While working for D&B
Films, Michelle starred in other movies such as "Yes
Madam!" with Cynthia Rothrock (on which she first
performed all of her own stunts), "Twinkle Twinkle
Lucky Stars", "Royal Warriors", "Magnificent
Warriors", and "Easy Money". While making "Magnificent
Warriors" in 1988, Michelle was feeling the pressure
of the shoot and an error in judgment led to the actress
sustaining several injuries (a ruptured artery in her leg
and a dislocated shoulder). After toning down the action
and shooting "Easy Money", Michelle decided it
was time to take a break from the camera. She left D&B
and had intentions of retiring.
In 1988, Michelle married the owner and producer of D&B Films, Dickson Poon. The marriage was short-lived. In 1992, after a divorce, she made a comeback to the world of cinema. She starred in the high-profile adventure film "Police Story III", opposite Jackie Chan. Despite Yeoh's four-year absence from the business, her stunt skills were still as good as ever. She performed martial arts and her own stunts without any wirework.
Soon thereafter, Michelle was signed to star in movies such as the new "Dragon Gate Inn", "The Heroic Trio", "The Executioners", "Holy Weapon", "Once a Cop", and "Wing Chun". Her commitments to all of these films were over the course of just a single year.
In 1994, Michelle worked with the great Kung Fu master, Jet Li, in the movie "The Tai Chi Master". During this year, she also starred in "Butterfly" and "Sword" and "The Wonder 7".
In 1995, John Woo approached Michelle to work with him in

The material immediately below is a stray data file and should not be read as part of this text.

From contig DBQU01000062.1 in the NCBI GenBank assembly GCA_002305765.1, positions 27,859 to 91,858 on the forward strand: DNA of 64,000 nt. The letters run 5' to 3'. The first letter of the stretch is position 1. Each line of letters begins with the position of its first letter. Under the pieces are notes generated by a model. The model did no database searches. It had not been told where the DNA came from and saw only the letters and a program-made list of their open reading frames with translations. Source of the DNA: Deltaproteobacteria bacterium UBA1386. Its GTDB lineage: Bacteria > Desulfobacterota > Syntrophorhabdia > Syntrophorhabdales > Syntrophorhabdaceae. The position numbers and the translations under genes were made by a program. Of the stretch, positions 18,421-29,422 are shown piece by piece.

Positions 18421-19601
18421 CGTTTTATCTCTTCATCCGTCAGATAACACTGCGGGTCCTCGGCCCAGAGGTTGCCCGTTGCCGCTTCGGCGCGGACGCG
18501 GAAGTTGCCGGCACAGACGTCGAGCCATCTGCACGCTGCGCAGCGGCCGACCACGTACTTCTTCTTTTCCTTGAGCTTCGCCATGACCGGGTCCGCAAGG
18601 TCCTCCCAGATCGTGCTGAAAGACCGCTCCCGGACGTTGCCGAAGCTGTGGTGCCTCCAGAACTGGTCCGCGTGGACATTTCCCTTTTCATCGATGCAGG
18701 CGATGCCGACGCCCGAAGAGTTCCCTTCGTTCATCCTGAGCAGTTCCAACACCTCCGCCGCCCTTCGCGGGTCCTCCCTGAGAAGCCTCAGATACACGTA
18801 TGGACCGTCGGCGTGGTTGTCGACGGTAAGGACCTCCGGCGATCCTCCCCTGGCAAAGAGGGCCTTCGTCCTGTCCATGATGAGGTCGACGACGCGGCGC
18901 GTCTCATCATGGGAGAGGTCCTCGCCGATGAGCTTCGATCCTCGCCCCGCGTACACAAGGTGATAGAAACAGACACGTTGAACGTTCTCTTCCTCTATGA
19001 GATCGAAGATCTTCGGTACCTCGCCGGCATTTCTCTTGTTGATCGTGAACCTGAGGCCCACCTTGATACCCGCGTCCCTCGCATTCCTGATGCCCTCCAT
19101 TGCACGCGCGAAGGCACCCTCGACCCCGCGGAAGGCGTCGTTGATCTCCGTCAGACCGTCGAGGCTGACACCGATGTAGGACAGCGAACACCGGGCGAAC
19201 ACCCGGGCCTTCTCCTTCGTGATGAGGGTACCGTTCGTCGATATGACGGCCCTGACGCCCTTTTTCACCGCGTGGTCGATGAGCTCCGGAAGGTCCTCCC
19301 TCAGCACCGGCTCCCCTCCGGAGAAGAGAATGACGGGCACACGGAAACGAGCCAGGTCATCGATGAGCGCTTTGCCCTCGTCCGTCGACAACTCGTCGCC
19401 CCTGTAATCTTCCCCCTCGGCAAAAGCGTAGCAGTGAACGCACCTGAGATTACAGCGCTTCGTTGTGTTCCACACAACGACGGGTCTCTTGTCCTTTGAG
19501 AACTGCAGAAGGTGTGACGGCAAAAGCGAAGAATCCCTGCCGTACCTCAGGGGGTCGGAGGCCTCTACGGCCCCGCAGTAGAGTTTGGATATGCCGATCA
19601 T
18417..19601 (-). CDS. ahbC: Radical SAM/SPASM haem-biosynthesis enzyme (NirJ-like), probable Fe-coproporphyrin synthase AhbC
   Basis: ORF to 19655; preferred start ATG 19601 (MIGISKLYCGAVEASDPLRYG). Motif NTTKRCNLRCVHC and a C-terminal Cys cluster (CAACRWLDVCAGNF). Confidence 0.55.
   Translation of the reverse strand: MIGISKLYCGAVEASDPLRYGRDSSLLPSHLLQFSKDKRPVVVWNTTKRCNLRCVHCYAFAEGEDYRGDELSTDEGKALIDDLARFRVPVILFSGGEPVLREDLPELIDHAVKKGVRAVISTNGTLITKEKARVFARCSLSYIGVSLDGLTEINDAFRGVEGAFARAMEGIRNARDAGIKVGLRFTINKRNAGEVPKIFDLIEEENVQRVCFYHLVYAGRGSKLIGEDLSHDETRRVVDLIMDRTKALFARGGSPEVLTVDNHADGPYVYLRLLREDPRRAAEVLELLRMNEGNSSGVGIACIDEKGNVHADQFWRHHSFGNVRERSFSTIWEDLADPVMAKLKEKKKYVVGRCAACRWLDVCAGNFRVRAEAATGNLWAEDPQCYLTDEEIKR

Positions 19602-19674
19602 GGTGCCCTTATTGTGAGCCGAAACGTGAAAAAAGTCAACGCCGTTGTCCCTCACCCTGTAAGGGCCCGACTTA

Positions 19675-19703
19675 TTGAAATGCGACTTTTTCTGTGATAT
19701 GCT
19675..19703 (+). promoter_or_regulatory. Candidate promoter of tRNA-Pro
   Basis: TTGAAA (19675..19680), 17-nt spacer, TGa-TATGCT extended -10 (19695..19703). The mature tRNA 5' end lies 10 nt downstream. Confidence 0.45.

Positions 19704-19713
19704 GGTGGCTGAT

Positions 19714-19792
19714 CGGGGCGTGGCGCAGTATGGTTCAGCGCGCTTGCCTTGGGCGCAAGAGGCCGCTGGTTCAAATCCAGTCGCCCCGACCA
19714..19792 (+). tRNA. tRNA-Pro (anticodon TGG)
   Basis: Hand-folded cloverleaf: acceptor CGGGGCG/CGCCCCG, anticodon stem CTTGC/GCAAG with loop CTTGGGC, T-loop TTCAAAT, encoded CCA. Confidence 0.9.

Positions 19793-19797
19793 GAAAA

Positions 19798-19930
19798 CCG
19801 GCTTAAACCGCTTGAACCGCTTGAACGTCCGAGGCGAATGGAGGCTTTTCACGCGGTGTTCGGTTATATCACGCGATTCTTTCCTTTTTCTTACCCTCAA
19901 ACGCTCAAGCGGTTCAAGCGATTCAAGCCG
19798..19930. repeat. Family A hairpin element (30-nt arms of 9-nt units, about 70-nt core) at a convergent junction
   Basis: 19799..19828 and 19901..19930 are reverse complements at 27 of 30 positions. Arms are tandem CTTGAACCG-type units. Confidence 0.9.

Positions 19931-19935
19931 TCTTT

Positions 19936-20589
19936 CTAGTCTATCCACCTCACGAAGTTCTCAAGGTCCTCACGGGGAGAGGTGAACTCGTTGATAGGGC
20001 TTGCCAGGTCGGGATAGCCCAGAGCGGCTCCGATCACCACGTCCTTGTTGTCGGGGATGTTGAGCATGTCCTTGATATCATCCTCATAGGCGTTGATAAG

his "Once A Thief" TV series. Regrettably, Michelle's commitments
meant that she was unable to sign up to the regular cast of the television
series. In 1996, Yeoh changed tack and signed onto the cast of drama "Ah
Kam", in which she plays a self-styled role of a stuntwoman. Midway through
the production of this movie, the script was altered after Michelle sustained
serious injury - falling uncontrolled from an 18-foot height.
After recovering, she took a co-starring role in the semi-biographical picture, "The Soong Sisters", in which she appeared with Maggie Cheung and Vivian Wu. The film was delayed due to its protracted shoot and the need to edit the enormous amount of footage captured in production. In 1997, Michelle was offered a break into the American world of Hollywood. She made her English-speaking debut in the James Bond flick, "Tomorrow Never Dies".
She made a name for herself in Hollywood with the high-octane Bond adventure and earned roles in "Babylon A.D.", "Memoirs of a Geisha", "The Mummy: Tomb of the Dragon Emperor". She is signed up to voice a character in the sequel to successful children's picture, "Kung Fu Panda" and rumoured to be taking on the title-role in a biopic of Aung San Suu Kyi.